family income was sufficient to pay for these purchases. In cross-examination a
question was put to him in these words:"Q. From 1911 out of the family
20,000/worth of lands had been purchased? Can
there have been more income from the family lands?" The answer is
significant. It was in these words: -"A. From the family income, the joint
income of myself and Defendant 1 certainly exceeded Rs. 20,000/-. The income of
myself and Defendant 1 which went in the purchase of lands may have come to Rs.
In other words, the plaintiff himself seem to
concede that only Rs. 10,000/of the family income was available during this
period for purchase of lands. The claim made here that he also contributed to
the purchase is clearly inconsistent with his own written statement and with
other parts of his evidence and cannot be accepted.
The learned Subordinate Judge, appears to
have been convinced that Ramakrishna's personal earnings were very little. He
thought also that what little Ramakrishna earned was required for the expenses
of his own branch of the family. The learned Judge concluded that he could not
have saved out of these earnings. This view appears to have been mainly
responsible for this conclusion that almost the whole of Rs. 15,0001which the
defendant No. 1 admitted to have with him in about 1931 came out of the family
funds. In our opinion, the materials on the record do not justify the Trial
Court's view that Ramakrishna could not have accumulated a sum of 498 Rs.
15,000/out of his own income. The mamools which he received as Karnam of
Narasingampettai and later on of the bigger village Vepatthur amounted to a
considerable quantity of paddy and must have fetched him a goodly income.
There was apart from this, his income from
the banana plantations which he had at Narasingampettai. One of the lease deeds
shows a receipt of Rs. 450/for one season. Taking good years with bad, it would
not be unreasonable to think that this also brought him a few thousands of
rupees. We are convinced also on a consideration of his evidence, taken with
the entries in the account book of Appaswamy Iyer (Ex. B IO 1) that he received
a sum of Rs. 2,500/as reward for successfully maintaining the litigation on
Appalaswamy's behalf. There can be little doubt that he received good sum also
as fees for writing documents. One of his witnesses, Narayanaswami Reddiar, DW
7, has given evidence that he paid the defendant Rs. 1,000/as fees for the
documents written for him. Even if this be considered an exaggeration, it s
quite clear from, the evidence of this witness that Ramakrishha who, it may be
noted, was a man of some education, did a flourishing side business as a writer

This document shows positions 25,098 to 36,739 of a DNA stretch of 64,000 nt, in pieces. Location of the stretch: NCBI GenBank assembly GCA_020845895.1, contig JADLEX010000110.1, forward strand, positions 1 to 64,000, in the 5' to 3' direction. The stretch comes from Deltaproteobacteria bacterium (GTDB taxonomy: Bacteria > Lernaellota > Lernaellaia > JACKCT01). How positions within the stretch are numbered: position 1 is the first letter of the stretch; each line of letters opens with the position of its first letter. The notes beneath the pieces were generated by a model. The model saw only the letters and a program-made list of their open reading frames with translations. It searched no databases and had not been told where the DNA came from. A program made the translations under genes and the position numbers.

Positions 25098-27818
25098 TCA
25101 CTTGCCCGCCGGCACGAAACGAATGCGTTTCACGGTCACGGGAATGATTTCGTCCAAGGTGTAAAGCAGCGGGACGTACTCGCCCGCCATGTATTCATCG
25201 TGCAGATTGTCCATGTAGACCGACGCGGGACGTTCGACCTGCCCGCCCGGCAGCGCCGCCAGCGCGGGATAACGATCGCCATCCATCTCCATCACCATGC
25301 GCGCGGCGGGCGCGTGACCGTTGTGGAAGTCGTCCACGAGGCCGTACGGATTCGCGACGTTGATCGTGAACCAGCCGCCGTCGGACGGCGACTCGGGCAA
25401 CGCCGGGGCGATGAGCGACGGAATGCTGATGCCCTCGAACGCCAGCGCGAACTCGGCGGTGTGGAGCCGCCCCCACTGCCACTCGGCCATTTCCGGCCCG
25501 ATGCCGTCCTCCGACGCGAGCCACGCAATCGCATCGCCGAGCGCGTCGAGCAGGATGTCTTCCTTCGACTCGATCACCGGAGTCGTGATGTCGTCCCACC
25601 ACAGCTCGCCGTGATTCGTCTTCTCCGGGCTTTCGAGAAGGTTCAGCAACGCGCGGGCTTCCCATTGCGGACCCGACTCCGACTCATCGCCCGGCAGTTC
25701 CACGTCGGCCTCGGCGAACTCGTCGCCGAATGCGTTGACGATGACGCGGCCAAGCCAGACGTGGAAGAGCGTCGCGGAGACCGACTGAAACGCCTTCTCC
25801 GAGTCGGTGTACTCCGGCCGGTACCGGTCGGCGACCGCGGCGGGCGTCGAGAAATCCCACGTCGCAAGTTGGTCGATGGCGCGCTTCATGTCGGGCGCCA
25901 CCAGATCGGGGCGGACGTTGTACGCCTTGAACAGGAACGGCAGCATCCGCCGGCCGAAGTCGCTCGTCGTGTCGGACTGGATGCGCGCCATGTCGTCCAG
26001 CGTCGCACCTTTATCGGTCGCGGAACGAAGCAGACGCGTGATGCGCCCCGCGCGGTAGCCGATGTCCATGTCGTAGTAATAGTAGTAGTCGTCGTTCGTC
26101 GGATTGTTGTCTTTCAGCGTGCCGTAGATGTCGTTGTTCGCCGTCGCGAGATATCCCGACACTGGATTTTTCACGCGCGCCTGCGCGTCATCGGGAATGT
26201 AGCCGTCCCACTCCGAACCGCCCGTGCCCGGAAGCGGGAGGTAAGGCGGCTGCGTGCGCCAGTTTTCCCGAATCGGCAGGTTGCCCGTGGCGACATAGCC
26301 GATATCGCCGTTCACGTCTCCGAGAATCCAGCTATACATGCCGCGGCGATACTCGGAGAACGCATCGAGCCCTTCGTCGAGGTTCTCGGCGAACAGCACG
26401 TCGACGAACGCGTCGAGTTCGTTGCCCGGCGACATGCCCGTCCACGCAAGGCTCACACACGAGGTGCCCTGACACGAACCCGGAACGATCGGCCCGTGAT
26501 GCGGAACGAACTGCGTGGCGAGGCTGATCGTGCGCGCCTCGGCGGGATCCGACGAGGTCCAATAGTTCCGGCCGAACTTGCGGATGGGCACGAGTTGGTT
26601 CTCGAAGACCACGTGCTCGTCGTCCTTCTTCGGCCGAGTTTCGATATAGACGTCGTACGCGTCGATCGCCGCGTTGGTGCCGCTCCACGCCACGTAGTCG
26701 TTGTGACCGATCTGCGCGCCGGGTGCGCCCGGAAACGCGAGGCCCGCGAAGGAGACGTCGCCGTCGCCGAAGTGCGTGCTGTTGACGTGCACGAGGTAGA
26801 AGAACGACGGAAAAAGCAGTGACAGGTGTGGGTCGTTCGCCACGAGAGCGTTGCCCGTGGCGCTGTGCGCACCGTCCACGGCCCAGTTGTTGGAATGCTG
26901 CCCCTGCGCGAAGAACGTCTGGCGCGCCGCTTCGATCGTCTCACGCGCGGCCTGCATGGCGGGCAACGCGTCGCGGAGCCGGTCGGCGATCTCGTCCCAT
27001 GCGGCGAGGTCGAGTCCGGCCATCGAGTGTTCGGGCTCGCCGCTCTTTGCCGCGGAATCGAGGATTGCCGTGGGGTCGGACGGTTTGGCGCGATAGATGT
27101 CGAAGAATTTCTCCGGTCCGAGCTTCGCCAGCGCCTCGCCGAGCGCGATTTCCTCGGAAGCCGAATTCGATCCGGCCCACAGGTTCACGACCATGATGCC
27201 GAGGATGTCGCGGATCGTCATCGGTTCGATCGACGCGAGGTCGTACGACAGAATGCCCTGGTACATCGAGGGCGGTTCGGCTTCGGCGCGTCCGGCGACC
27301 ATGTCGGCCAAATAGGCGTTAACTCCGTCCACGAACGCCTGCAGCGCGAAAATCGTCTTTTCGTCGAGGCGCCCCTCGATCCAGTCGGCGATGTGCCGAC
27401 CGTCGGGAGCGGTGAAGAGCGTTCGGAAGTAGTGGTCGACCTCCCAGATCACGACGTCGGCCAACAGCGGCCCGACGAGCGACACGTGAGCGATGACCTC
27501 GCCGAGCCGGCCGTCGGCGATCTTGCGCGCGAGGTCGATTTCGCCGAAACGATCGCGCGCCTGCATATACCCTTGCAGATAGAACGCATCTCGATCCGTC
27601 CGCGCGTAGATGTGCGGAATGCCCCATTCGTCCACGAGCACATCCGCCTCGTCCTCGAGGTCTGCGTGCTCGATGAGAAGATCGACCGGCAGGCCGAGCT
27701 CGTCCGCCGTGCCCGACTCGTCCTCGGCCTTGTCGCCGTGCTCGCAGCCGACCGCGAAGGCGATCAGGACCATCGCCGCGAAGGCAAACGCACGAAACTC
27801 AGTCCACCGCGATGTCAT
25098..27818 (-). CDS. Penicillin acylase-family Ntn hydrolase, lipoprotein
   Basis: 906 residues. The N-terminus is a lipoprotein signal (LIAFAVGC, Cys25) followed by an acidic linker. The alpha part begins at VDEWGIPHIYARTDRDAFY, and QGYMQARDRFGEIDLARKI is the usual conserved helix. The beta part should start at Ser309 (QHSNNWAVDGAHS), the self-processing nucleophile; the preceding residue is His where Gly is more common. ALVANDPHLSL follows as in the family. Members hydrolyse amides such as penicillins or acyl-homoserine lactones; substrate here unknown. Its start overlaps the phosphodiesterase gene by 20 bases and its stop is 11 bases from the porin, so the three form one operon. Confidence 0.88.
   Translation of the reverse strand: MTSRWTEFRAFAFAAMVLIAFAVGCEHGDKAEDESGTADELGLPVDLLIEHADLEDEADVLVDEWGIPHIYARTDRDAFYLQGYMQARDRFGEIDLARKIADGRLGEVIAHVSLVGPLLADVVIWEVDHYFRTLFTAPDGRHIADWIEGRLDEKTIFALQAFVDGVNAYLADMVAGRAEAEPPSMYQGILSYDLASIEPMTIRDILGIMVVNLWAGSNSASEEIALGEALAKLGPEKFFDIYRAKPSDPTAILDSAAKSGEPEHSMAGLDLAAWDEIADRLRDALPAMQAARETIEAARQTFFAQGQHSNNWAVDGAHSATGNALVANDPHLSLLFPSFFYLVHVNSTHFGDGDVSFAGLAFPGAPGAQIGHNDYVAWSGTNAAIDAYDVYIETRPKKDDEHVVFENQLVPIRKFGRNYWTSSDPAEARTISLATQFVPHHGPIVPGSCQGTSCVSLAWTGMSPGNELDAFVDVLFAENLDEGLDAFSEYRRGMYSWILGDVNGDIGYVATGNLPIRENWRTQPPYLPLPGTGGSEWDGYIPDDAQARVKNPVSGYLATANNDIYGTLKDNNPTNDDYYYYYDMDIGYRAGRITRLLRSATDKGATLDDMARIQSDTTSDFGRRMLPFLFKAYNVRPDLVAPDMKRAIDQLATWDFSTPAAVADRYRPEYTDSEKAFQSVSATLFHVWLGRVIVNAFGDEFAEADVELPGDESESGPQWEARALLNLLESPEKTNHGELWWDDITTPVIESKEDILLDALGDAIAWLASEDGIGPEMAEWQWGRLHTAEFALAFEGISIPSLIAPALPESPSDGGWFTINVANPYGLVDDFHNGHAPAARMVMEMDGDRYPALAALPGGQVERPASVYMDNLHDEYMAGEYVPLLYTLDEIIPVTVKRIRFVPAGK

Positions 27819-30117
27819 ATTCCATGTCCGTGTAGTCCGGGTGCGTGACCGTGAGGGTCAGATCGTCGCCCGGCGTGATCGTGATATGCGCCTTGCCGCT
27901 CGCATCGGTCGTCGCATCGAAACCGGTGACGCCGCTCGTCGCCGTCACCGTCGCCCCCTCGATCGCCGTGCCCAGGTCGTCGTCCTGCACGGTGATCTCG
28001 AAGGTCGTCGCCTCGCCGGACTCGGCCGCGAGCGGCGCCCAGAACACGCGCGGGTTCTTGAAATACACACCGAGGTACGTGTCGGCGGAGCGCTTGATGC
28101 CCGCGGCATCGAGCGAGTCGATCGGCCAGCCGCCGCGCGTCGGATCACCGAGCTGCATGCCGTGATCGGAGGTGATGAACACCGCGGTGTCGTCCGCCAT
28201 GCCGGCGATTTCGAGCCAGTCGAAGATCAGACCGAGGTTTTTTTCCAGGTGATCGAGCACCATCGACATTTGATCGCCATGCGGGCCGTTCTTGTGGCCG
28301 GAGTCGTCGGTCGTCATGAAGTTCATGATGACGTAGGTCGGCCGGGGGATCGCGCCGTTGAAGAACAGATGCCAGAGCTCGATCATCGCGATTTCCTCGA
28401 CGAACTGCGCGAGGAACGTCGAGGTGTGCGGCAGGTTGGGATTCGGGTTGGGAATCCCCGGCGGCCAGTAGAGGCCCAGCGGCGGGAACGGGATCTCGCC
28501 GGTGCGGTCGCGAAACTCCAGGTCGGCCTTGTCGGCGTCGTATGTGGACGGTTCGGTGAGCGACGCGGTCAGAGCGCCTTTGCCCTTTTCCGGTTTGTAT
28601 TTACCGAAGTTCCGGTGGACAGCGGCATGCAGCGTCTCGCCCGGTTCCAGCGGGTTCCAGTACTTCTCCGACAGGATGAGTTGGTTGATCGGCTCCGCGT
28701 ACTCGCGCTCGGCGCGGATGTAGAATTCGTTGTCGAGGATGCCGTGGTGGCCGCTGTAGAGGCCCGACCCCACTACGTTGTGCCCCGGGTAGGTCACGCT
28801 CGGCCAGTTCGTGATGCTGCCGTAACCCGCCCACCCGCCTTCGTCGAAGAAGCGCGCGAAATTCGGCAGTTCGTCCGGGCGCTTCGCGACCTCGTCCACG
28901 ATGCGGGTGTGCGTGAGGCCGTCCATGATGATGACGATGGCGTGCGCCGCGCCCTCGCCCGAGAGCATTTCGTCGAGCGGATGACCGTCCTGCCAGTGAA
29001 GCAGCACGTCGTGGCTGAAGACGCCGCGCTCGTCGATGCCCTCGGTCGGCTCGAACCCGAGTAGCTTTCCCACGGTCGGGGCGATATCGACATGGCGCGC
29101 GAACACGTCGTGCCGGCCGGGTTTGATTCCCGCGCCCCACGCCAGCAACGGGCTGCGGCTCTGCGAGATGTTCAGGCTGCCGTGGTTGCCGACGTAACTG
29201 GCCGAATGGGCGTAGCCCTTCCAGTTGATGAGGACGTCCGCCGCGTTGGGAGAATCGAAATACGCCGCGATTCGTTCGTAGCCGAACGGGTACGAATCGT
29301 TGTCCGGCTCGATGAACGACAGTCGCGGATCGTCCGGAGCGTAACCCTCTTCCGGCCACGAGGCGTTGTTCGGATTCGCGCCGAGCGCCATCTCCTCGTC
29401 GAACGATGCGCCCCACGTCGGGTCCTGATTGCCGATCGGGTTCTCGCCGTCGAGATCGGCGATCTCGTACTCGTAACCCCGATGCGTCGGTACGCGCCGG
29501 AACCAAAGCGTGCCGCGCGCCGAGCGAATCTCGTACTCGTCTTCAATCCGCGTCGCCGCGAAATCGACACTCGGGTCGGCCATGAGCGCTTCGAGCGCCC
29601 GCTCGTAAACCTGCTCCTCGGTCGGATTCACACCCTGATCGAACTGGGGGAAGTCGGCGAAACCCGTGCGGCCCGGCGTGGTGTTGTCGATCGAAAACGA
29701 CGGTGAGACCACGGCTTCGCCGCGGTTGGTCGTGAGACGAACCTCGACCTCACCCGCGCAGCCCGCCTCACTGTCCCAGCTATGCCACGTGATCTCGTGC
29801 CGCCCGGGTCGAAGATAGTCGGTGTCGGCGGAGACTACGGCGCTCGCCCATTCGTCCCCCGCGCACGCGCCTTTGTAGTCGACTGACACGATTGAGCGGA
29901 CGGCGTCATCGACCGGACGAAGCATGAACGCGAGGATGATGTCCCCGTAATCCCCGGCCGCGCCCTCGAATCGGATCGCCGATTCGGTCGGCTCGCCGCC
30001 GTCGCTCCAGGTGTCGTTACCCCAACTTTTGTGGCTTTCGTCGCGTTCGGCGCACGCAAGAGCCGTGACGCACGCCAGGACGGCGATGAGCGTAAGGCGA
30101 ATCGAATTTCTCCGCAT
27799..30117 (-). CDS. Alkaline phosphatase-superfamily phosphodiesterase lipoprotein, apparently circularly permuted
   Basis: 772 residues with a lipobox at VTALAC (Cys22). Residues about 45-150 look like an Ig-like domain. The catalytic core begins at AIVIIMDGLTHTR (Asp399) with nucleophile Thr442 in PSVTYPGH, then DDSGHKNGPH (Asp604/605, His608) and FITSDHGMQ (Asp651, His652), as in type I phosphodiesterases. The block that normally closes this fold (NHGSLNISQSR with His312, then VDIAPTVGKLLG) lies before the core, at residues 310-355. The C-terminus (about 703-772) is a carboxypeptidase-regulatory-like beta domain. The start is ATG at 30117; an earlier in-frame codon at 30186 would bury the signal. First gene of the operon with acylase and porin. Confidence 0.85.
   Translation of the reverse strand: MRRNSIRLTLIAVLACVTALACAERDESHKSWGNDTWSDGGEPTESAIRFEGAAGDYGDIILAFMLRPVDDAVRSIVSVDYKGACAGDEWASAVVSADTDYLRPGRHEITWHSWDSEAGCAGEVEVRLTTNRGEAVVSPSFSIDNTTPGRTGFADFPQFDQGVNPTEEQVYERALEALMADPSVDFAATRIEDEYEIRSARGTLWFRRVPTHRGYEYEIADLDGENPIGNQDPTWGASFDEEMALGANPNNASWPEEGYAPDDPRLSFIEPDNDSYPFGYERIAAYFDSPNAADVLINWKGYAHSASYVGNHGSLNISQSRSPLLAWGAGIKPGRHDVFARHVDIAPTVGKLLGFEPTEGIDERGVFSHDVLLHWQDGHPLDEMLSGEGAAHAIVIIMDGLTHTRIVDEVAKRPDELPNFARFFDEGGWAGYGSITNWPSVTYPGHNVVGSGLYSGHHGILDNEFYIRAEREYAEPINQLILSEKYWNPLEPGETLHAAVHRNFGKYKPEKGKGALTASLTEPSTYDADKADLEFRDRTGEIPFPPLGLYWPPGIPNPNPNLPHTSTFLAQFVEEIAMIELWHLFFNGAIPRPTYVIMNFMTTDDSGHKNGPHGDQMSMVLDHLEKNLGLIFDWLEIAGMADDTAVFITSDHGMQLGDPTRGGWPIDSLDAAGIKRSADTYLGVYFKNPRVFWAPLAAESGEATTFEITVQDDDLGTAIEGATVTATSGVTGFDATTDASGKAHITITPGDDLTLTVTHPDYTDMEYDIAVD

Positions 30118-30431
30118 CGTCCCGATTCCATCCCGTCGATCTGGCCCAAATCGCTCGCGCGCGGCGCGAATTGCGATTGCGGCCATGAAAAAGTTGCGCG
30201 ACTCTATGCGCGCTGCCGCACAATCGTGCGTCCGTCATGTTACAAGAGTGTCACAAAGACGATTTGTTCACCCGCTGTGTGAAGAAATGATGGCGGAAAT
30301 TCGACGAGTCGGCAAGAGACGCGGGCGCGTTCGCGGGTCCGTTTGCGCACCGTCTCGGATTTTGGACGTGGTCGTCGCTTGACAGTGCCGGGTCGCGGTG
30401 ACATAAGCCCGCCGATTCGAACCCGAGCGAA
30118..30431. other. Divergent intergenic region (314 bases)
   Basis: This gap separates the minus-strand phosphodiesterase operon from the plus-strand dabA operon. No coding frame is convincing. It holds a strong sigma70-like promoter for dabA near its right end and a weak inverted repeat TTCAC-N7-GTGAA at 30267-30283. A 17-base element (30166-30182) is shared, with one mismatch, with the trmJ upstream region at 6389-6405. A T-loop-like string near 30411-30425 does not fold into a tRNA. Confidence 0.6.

of documents, saved two or three thousand rupees, earned by him by this work
during the entire period he served as a Karnam.
It is more than probable that he had other
sources of income which he did not think it prudent to mention in the witness
On a consideration of the circumstances we
are convinced that this story that he had Rs. 15,O0O/in his hands in about 1931
as accumulated out of his own earnings is substantially true.
Mr. Rajagopala Sastri has however rightly
pointed out that a finding that in 1931 very little remained out of the family
income would not be sufficient to show that there was no sufficient nucleus for
the acquisition of the different properties in the name of the defendant's
wife, his son and his grandson after 1931 For a proper decision of this
question it is necessary to consider roughly the income and expenditure out of
the admittedly family properties during this period.
We shall first consider the period, 1931 to
1939, as it is clear from the evidence that during this period the defendant
No. 1 carried on the actual management of the joint family properties. It is
common case of both the parties that the paddy yield in 1931 was 856 kalams; during
1932 1,000 kalams and during 1933 1,118 kalams. For the next five years paddy
yield was, according to the respondent's counsel, 1,058, 1,058, 958, 958, and
958 kalams. The appellant's counsel puts his estimates and 1,160 kalams
respectively. These differences in the estimates for these years at the higher
figures of 1,360, 1,360, 1,160, 1,160 seem to be mainly due to the fact that
while, 499 according to the respondent, the family was in possession of only
six acres of mortgaged land in addition to the 35 acres, the appellant's case
was that an additional area of six acres of mortgaged land was also in the
family's possession during these years. Mr. Rajagopala Sastri was not however
able to point out anything on the record in support of this claim. We think it
reasonable therefore to accept as substantially correct the estimate of paddy
yield as mentioned before us on behalf of the respondent for these years. For
the year 1939 the yield may be taken as 1,153 kalams roughly as in that year
the D Schedule lands now found to be the property of the joint family had also
On an examination of the evidence on the
record we accept the price for each kalam of paddy to be Rs. 2.50 nP for each